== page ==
Curated by Gabriele Conrath-Scholl and Claudia Schubert, the exhibition presents over 170 photographs by Christian Borchart, August Sander, and Cindy Sherman, among others.
On view are 18 photographic series from the last one hundred years. The exhibition focuses on the portrait, since the face is traditionally seen as a mirror of the soul, as a connection between body and mind. But it is also the part of the body that shows the traces of life unveiled.
The earliest images in the exhibition are by August Sander, the chronicler of his time, who in the early 20th century portrayed representatives of almost all walks of life. His numerous pictures of elderly people show what it meant to be old at that time. At the same time, the photographs refer to biographies in an era that already belonged to the past during Sander's lifetime. From 2007 comes a self-portrait by Cindy Sherman, who always slips into foreign roles in her works, questioning gender roles and identities. In the exhibited work, she presents herself as an aging lady of the upper class. With pearl necklaces, large earrings and heavily made up, she portrays a woman who is trying to escape old age with great effort, but ultimately in vain. John Coplans already had a long career as a painter behind him when he began taking photographs in his mid-60s. As a subject, he chose without exception his own aging body, which he shows relentlessly in large-format detail shots. In his black-and-white photographs, the wrinkles and furrows become maps of a life lived; at the same time, his images radiate intimacy and vulnerability. Christian Borchert shows the aging process not at the end, but in the middle of life and in the context of drastic life-changing events. In the mid-1980s, he portrayed families in the GDR.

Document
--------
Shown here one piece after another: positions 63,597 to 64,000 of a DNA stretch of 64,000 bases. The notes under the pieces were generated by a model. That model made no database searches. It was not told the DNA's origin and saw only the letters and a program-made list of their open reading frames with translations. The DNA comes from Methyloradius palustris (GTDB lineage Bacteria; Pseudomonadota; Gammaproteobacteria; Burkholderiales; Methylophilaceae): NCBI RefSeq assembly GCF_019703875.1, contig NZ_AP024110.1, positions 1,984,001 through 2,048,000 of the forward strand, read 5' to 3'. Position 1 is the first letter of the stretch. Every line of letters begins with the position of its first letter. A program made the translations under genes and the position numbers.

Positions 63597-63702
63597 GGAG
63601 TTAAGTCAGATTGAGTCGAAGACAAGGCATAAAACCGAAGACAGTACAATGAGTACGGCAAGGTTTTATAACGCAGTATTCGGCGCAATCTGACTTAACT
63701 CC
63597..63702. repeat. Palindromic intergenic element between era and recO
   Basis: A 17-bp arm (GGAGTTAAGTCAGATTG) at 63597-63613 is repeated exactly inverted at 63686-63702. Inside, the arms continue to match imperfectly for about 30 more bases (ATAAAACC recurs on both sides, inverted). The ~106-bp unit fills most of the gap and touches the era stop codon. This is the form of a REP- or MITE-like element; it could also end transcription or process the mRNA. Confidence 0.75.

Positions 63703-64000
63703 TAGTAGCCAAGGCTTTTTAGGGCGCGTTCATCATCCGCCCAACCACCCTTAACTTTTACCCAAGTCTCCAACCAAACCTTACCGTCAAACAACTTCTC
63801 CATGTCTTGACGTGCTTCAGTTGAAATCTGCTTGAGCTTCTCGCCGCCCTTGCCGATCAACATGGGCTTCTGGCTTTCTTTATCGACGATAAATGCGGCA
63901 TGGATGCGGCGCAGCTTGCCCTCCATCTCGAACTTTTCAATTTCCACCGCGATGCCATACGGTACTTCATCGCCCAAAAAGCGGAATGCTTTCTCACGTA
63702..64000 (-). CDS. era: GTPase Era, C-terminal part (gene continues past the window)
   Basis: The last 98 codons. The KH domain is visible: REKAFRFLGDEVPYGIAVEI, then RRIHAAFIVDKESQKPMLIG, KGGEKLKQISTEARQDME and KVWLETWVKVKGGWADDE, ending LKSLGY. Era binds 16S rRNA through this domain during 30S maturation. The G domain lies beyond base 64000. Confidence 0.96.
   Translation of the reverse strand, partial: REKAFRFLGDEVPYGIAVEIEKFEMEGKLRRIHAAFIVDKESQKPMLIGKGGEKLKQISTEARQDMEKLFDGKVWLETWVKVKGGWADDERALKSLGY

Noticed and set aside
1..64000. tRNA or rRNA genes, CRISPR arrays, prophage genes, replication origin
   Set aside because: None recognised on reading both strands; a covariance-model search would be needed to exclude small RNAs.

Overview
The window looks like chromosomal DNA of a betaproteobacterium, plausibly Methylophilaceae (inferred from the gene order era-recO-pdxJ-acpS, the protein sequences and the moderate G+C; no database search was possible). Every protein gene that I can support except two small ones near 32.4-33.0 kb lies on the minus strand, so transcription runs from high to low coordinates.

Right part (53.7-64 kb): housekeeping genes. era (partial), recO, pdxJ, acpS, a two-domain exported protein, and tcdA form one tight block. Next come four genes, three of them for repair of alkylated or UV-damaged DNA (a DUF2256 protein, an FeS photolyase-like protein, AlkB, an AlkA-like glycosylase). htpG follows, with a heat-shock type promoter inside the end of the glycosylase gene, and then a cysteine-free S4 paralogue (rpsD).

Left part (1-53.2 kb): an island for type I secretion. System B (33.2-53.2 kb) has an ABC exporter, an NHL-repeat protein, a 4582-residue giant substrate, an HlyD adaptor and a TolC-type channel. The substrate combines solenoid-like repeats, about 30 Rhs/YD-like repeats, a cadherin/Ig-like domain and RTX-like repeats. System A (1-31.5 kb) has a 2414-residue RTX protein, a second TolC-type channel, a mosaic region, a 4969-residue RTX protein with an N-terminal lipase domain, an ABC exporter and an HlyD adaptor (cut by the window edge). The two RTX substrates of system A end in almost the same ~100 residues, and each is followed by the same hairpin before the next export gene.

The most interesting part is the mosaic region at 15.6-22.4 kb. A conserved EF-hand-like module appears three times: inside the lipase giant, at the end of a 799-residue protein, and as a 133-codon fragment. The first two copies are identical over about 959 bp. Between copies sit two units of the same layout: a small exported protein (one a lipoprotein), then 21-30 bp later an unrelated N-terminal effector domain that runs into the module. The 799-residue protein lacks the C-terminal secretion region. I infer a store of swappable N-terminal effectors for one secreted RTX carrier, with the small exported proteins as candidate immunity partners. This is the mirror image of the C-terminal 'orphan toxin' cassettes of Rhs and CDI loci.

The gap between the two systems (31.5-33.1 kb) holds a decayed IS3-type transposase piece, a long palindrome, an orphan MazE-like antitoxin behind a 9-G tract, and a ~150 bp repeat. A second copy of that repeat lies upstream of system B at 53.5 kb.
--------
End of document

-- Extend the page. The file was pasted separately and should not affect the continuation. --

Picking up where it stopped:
Ten years later, Borchert visited those photographed again - this time after the fall of the Berlin Wall. Not only had contemporary tastes obviously changed considerably in the meantime, but professions, partners and places of residence had also changed. For some of the families, the fall of the Berlin Wall was a catapult into a new life, while others hardly changed at all.
These four positions exemplify the range of engagement with age and aging offered in the exhibition.
Artists participating in the exhibition: Christian Borchert, John Coplans, Imogen Cunningham, Deanna Dikeman, Jess T. Dugan, Albrecht Fuchs, Katja Kerstin Hock, Manfred Jade, Evi Lemberger / Maria Göckeritz, Andreas Mader, Helga Paris, Natalya Resnik, Martin Rosswog, August Sander, Cindy Sherman, Daniel Schumann, Wilhelm Schürmann and Larry Sultan.